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Wilderman v. Wilderman

    Brief Fact Summary. Plaintiff, Eleanor M. Wilderman, sued her former husband, Joseph Wilderman, a co-owner of the corporation, “Marble Craft.” Plaintiff claims that the defendant paid himself unreasonable and unauthorized compensation from the corporation. Plaintiff seeks to have the excessive money returned to the corporation, declared as net corporate profits, and re-distributed as dividends.

    Synopsis of Rule of Law. A director who pays himself a salary bears the burden of proving that the salary is reasonable. A director is not authorized to receive compensation for more than the amount agreed upon by the board of directors. Nonetheless, that value may be reasonable by looking to a number of factors including (1) whether the Internal Revenue Service has allowed the corporation to deduct the amount of payment alleged to be unreasonable, (2) whether the amount bears a reasonable relation to the success of the corporation, (3) the amount previously received as salary, whether increases in salary are geared to the value of services rendered, and (4) the amount of the challenged salary compared to other salaries paid by the employer.

    Facts. Plaintiff owns a one half stock interest in a corporation owned by herself and her former husband. Plaintiff claimed that her husband caused excessive and unauthorized payments to be made in the fiscal years ending March 31, from 1971 to 1973. Plaintiff requests that the court return the excess of the payments back to the corporation’s treasury to be treated as corporate profits and required to be distributed as dividends. Defendant performed most of the work for the business which installed ceramic tile and marble facings in residences and commercial buildings. He worked up to sixty hours or more doing most of the estimating, supervising, and business getting for the corporation. The board of directors authorized the defendant to pay himself a salary of no more than $400 a week. However, in 1971, the defendant paid himself an additional bonus of $71,738.71, a salary of $35,000 in 1972, and a total compensation of $86,893.40 in 1973.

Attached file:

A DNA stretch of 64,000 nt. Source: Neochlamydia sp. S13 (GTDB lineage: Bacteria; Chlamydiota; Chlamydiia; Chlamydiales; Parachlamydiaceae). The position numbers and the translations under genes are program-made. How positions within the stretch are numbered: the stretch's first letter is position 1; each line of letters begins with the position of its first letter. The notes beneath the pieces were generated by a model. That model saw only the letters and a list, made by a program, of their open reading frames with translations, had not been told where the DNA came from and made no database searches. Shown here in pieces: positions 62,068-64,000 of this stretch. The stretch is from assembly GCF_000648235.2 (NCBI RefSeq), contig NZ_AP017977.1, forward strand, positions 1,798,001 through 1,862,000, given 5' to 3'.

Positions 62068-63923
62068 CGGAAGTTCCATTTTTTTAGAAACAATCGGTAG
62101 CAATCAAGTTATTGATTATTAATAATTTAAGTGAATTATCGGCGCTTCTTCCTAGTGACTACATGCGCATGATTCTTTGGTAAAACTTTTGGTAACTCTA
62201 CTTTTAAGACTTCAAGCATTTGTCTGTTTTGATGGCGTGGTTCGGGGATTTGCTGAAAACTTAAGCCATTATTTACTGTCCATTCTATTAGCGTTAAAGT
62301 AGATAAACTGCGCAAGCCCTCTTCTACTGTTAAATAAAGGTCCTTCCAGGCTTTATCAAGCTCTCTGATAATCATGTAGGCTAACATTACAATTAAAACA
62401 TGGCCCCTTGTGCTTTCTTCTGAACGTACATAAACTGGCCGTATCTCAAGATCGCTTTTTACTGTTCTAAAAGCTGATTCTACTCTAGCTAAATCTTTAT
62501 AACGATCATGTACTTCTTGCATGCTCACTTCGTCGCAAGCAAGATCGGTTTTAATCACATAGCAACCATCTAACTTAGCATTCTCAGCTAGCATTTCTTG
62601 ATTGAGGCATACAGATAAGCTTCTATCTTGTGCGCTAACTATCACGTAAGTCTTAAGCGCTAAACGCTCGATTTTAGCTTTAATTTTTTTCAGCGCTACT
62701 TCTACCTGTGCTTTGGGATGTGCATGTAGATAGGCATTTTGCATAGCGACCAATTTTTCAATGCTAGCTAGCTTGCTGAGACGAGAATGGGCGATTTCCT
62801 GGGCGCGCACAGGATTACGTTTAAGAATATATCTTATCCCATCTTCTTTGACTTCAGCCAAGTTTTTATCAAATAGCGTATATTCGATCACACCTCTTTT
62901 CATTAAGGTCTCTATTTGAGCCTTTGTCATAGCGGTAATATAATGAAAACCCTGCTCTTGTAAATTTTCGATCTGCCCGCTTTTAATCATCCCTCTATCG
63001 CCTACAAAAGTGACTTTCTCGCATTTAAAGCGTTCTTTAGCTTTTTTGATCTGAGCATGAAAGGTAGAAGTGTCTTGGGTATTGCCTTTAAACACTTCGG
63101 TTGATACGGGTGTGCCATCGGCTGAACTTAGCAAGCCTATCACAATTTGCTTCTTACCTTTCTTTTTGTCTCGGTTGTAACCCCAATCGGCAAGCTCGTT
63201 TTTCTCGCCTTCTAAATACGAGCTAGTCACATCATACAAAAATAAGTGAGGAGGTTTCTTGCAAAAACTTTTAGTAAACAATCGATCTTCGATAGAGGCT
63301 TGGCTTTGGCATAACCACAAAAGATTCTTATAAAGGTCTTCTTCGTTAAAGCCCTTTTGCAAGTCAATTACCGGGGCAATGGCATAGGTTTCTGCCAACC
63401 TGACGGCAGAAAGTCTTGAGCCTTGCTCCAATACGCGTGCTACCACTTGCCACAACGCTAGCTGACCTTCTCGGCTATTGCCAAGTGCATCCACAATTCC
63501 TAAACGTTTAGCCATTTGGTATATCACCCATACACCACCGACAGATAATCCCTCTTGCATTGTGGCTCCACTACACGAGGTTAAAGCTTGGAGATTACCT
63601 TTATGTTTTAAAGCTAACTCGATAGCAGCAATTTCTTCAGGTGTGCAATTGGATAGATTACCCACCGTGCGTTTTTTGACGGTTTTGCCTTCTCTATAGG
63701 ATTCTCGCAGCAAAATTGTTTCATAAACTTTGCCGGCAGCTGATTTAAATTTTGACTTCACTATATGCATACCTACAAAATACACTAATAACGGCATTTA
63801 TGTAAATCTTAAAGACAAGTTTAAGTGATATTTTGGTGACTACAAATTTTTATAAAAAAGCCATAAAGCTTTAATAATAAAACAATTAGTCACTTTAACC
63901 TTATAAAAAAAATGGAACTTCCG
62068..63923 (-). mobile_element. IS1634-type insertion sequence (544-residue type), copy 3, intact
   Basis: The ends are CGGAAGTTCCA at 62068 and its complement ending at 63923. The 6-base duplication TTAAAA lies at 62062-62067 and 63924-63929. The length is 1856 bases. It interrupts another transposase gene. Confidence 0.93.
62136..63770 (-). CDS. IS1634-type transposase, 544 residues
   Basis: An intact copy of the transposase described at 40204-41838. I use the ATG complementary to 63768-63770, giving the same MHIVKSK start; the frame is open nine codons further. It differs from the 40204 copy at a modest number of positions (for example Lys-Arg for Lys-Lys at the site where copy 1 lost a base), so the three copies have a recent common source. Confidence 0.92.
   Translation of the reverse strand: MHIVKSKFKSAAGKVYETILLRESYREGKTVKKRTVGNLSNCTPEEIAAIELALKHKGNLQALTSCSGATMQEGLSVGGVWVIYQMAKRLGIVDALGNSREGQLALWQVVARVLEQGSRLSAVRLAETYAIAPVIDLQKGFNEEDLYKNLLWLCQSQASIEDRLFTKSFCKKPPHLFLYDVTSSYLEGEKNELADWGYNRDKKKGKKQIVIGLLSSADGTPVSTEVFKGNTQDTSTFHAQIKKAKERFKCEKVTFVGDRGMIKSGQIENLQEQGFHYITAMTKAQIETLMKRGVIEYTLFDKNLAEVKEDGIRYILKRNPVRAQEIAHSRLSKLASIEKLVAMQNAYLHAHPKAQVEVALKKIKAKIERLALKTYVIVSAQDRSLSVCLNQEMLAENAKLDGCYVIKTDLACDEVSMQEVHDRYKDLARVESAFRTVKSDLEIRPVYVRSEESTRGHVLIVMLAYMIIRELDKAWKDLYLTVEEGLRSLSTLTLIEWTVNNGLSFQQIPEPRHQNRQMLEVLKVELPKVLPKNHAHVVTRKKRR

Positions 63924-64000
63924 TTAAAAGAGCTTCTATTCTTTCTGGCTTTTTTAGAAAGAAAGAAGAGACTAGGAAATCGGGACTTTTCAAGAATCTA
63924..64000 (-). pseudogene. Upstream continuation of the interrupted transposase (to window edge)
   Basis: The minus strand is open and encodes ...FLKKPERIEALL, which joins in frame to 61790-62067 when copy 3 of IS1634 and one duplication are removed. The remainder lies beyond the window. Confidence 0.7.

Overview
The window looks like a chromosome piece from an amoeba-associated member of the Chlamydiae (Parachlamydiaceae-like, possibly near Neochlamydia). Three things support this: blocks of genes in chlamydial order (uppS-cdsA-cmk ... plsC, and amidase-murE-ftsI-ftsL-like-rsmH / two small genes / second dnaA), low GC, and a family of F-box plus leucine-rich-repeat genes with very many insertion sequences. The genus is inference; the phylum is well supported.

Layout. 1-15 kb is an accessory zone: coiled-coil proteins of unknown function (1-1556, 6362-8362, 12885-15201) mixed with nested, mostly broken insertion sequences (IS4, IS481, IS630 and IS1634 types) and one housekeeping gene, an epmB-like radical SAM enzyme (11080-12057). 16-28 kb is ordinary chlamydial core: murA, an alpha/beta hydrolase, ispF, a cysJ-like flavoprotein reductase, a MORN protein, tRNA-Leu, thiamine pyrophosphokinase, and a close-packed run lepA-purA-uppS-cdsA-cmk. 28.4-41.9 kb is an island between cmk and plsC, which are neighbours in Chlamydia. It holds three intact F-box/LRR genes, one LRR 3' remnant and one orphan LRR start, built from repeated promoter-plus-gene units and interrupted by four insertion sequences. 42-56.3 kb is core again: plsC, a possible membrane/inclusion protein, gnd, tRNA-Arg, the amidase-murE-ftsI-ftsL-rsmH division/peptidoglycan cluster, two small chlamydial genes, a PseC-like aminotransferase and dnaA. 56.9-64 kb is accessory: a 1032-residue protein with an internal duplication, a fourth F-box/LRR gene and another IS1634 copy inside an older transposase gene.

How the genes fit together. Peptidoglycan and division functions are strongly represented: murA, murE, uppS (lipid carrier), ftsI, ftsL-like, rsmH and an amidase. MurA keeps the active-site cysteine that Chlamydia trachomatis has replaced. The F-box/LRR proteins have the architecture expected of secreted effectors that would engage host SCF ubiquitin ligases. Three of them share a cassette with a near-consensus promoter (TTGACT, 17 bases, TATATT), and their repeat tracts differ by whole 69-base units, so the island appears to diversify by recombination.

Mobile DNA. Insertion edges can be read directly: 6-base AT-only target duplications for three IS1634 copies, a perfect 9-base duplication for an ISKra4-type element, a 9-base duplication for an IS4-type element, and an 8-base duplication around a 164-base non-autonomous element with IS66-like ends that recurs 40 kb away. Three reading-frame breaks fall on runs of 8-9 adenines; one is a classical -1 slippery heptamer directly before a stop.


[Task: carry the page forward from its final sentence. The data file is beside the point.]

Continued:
Issue.
    Whether a director bears the burden of proving that compensation is reasonable when he pays that compensation to himself.

    Whether a director may pay himself compensation when the board has not reached an agreement on the amount that should be paid.

    Whether a director is entitled to a compensation that has not been approved by the board if the compensation reflects services that are reasonably related to the success of the corporation.

    Held.
    Yes. A director must prove his compensation is reasonable when he pays the amount directly to himself.

    No. A director is not authorized to pay himself compensation when the board had not agreed to that specific amount because the board is in deadlock.

    Yes. The defendant’s work performance alone was vital to the success of the business and he is entitled to a reasonable salary of $45,000. Expert testimony revealed that an executive similarly situated to the defendant would earn a salary of 25,000 to 35,000 a year and the board only approved a salary of not more than $20,800 a year. However, the defendant acquired most of the business for the corporation. He performed most of the necessary estimating and supervising. He alone possessed the skills and expertise to operate the ceramic tile and marble facings business.


    Discussion. Directors are required to show that their salary is reasonable when they alone approve the salary for themselves. The board of directors must agree on the amount of compensation paid to an employee. Compensation is not excessive and the court will not declare that the funds be returned to a corporation if the compensation is for services that were crucial to the corporation’s success.


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